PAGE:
Alligators in Wilmington, NC: 5 Spots You’re Most Likely to See Them

Written by Alanna Davis
Published: March 13, 2024
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Let’s be honest, alligators can be divisive creatures. While some people find themselves scared of these gigantic reptiles, others think they’re fascinating. However you feel, one thing is for certain: these animals are widespread throughout the United States. In fact, in many places, alligators live in close proximity to humans. One of these places is in Wilmington, North Carolina. Whether you’re a year-round resident or just someone planning to visit this area in the future, you might have questions about where alligators can be found in this city. Let’s answer this question and explore alligator safety tips that you can use if you find yourself face-to-face with one!

Alligators in Wilmington, NC: a Brief Overview

American Alligator, (Alligator mississippiensis)

In the wild, alligators typically live to be between 30 and 50 years old.

©TimVickers, Public domain, via Wikimedia Commons – License

Alligators are common residents all throughout the state of North Carolina. They have been spotted in just about every place you can imagine. However, they prefer to stick close to bodies of water such as lakes, rivers, marshes, and ponds. Although they prefer these locations, that doesn’t mean that they don’t wander off into urban areas ever so often. According to CBS17 News, back in 2019, an alligator wandered onto the road and stopped traffic for a while before retreating to the water. Residents aren’t perturbed by the presence of these gators at all. In fact, many individuals living in Wilmington think of them as a part of the community.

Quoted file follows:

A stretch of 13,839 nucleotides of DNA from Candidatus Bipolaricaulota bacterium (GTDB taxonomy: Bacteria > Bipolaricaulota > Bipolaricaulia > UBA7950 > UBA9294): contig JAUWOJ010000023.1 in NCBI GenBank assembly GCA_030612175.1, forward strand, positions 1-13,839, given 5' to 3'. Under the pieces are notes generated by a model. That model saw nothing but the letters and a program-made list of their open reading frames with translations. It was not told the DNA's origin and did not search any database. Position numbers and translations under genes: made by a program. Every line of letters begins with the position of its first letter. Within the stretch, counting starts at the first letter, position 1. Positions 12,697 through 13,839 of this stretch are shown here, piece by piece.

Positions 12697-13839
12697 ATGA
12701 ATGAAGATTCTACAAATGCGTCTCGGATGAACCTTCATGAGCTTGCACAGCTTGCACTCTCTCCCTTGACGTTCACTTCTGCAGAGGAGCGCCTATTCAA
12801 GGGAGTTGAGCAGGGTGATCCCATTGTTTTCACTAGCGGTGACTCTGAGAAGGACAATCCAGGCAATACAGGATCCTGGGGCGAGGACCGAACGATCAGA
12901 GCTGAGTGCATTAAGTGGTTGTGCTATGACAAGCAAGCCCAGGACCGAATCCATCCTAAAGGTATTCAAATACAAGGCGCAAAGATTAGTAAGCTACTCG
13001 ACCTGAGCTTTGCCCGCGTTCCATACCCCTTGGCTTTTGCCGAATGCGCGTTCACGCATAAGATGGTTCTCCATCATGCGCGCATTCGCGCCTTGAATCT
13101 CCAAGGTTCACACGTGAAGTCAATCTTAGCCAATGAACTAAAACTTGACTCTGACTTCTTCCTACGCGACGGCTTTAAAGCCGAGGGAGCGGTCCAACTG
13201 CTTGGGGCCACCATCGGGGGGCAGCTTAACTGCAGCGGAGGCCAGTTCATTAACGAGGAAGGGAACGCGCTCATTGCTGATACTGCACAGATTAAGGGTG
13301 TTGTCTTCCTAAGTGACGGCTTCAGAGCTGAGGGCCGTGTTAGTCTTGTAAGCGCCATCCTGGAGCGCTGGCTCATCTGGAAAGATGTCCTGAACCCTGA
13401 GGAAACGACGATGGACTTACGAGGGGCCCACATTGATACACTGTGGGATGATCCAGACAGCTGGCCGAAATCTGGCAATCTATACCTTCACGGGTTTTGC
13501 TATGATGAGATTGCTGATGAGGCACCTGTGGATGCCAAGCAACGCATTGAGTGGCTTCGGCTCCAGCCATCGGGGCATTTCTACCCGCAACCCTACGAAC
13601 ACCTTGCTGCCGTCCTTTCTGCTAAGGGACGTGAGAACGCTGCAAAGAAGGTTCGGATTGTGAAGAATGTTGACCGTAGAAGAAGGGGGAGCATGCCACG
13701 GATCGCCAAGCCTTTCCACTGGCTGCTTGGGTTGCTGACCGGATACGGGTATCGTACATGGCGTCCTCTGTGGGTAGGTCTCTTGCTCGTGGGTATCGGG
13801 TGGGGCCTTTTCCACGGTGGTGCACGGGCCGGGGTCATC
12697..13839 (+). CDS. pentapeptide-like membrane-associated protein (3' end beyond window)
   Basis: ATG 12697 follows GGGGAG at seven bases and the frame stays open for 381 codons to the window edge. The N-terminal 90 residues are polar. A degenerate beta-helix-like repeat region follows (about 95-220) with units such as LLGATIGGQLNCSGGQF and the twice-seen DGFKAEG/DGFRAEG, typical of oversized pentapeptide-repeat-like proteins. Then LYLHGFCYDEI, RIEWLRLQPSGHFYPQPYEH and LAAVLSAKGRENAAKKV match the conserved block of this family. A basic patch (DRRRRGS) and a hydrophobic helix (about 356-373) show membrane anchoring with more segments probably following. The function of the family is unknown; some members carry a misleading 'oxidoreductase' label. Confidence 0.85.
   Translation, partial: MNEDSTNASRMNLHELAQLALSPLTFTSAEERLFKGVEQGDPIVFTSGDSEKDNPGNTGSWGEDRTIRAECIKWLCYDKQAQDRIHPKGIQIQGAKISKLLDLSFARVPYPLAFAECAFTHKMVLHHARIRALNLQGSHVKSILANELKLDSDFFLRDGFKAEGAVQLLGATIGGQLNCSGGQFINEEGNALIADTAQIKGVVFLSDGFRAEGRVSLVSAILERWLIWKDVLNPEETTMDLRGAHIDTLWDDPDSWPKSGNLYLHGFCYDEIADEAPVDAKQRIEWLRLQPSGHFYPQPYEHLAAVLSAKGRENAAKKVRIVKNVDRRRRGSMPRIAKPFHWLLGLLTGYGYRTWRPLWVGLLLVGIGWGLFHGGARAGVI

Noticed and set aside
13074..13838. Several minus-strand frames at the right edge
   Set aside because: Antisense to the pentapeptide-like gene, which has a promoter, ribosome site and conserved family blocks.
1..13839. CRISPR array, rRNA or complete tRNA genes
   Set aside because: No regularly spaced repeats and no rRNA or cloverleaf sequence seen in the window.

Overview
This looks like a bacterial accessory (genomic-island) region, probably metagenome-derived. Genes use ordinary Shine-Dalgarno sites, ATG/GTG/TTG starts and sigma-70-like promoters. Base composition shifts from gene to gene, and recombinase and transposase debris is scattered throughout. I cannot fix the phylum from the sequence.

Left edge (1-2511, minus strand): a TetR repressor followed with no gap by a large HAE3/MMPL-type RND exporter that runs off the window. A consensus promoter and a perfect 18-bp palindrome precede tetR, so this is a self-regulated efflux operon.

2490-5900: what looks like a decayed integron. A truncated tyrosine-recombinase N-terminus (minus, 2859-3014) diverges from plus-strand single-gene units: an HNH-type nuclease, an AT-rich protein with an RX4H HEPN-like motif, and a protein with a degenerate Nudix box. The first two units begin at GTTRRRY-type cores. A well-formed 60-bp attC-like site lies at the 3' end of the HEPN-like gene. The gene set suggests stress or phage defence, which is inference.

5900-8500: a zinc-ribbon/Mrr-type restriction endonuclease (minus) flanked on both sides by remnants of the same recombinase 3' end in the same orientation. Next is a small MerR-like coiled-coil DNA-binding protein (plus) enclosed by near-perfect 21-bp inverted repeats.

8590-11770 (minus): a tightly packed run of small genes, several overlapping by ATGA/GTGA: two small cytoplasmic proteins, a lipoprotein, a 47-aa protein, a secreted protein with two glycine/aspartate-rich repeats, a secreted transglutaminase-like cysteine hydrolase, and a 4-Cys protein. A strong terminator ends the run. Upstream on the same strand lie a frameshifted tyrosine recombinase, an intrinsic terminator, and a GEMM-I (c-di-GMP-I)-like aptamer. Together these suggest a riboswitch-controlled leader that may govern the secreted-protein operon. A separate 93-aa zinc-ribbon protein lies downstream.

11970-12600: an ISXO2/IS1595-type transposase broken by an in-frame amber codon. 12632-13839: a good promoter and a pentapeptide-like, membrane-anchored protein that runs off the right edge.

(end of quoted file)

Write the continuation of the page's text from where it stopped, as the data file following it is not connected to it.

Where to Find Alligators in Wilmington

Green Leaves Out Springtime Aerial View Downtown City Center Wilmington North Carolina

Wilmington, North Carolina is home to roughly 120,000 individuals.

©ChrisBoswell/iStock via Getty Images

Alligators are all over Wilmington, but certain locations are home to a higher density of these animals than others. Here are some places where alligator sightings have been confirmed throughout this city.

  1. Alligator Creek – As its name suggests, this location is somewhat of an alligator hotspot in North Carolina. The freshwater areas are typically safe to swim. Instead, alligators inhabit the saltwater creek.
  2. Masonboro Island – Compared to other places in Wilmington, it might be more difficult to catch a glimpse of an alligator at Masonboro Island. Despite this, sightings are still reported here. Back in 2022, a man was lucky enough to take a video of one on the beach before it swam away. However, this was somewhat of a rare occurrence, and those visiting this area likely won’t have to deal with alligators during their trip.
  3. Greenfield Lake – This location just might be the best place to go alligator watching throughout all of Wilmington. In addition to the alligator population, this lake is home to a wealth of local wildlife.
  4. Bradley Creek – The alligator that we discussed earlier who stopped traffic on a roadway likely came from Bradley Creek, which was somewhat close to the scene of the incident.
  5. Orton Pond – Although Otron Pond is technically located in nearby Brunswick, we had to give it an honorable mention. Seeing alligators here is commonplace, and visitors have a great chance to observe them in their natural habitat.